Trudeau backtracks after controversial anti-free speech remark
Updated: Mar 1
Prime Minister Trudeau faced heavy criticism recently after comments made concerning the beheading of Samuel Paty, a French schoolteacher who was murdered by Islamic terrorists after having shown his students a cartoon of Muhammad, prophet of the Muslim faith.
Shortly after the horrific act of violence, Trudeau was quoted by reporters as saying that he will “always defend freedom of expression...but freedom of expression is not without limits.” The Prime Minister then proceeded by bringing up the popular anti-free speech maxim: “We don't have the right, for example, to cry fire in a crowded cinema; there are always limits... we must be aware of the impact of our words, of our actions on others, particularly these communities and populations who still experience enormous discrimination."
Mr. Trudeau's comments were pounced upon by critics across the board, from the National Post's Colby Cosh, who stated that "...to compare that sort of regulated speech with the work of a schoolteacher in a classroom, explaining libertarian principles by means of some rude cartoons…reeks of second-guessing a murder victim," to Quebec Premier Francois Legault, who offered up his own response this Monday: “We cannot accuse people who have made cartoons of justifying violence in this way. I really totally disagree with Mr. Trudeau, we have to protect freedom of expression." French Prime Minister Emmanuel Macron subsequently thanked Legault for backing his support for freedom of speech.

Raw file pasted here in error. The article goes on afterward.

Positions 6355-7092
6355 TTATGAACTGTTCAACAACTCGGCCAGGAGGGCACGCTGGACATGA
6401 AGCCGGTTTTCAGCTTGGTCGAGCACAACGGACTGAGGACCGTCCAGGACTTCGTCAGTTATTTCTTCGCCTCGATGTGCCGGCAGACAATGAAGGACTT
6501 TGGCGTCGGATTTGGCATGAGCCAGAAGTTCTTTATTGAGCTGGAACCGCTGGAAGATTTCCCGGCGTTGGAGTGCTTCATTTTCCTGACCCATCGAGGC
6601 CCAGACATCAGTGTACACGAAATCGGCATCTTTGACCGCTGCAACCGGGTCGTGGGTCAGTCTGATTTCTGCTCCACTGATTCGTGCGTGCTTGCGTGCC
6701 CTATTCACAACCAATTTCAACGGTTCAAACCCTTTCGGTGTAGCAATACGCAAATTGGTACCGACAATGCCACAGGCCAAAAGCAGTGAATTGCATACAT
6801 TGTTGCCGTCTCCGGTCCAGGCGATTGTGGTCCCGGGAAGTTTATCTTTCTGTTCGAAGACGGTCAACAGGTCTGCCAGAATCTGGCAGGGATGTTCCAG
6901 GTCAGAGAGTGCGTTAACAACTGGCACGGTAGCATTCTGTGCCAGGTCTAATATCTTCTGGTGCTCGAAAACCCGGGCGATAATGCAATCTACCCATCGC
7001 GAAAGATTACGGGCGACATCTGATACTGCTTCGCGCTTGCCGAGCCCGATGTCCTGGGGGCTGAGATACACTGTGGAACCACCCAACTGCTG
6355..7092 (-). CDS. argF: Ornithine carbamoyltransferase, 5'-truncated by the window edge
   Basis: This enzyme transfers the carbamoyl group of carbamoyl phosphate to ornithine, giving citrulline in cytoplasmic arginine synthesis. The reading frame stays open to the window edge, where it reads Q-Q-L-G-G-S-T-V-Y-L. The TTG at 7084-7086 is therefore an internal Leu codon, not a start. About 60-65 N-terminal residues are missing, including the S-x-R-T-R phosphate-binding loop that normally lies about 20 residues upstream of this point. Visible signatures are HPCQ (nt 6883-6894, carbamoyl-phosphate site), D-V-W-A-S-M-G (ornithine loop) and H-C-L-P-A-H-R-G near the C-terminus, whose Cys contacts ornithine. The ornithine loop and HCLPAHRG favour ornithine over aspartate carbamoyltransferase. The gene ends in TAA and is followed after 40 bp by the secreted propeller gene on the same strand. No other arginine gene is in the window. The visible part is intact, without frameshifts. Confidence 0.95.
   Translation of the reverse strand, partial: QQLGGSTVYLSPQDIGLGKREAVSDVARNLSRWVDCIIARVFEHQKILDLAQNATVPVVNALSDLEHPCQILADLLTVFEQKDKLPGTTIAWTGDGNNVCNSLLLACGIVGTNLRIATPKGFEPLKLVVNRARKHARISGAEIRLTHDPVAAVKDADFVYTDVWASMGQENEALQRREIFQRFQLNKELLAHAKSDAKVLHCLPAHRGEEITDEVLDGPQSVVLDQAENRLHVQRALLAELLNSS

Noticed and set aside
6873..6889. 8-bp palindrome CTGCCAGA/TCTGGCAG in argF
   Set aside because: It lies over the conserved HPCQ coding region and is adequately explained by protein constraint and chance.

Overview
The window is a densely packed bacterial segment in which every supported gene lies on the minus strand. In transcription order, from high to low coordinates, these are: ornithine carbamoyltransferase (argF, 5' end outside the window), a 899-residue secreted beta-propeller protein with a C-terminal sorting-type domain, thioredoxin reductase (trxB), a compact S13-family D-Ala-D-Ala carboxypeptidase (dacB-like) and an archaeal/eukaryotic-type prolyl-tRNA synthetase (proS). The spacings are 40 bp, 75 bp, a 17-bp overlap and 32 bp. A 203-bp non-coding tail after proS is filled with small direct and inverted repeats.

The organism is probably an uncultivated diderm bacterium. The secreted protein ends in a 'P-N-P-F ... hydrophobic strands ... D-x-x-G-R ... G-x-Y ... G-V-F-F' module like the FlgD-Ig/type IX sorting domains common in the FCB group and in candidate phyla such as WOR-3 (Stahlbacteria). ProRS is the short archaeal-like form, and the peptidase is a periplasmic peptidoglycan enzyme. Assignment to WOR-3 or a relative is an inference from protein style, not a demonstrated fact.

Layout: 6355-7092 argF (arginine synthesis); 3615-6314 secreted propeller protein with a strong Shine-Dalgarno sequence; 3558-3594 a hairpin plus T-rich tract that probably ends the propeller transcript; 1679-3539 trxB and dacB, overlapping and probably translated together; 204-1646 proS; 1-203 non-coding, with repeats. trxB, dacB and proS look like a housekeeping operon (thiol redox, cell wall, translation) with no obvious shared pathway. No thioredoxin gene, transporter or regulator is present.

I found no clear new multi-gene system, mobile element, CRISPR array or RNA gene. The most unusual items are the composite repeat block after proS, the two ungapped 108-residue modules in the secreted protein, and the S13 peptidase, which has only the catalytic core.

Other federal party leaders equally seized the opportunity to criticize the Prime Minister's remark. Conservative Leader Erin O'Toole called Trudeau's comments "worrying," arguing that the Prime Minister was not effectively protecting freedom of expression, a fundamental "pillar of democracy." O'Toole was later reported as saying: “World leaders have been standing with President Macron and defending free speech. Why hasn’t this prime minister?”
Likewise, Bloc leader Yves-François Blanchet tweeted that the Prime Minister should correct himself, also taking the opportunity to share an article criticizing political Islam.
Mounting ire has forced the Prime Minister to withdraw from his controversial remark. During yesterday's Question Period, Mr. Trudeau stated: “Nothing justifies the horrific violence we saw last week and over the past weeks. Nothing justifies violence. Nothing justifies terrorism.”
The reversal comes amid mounting Islamic terrorism in Europe, including a knife attack in Nice that left 3 dead, and a shooting spree in Vienna on Monday that killed 4.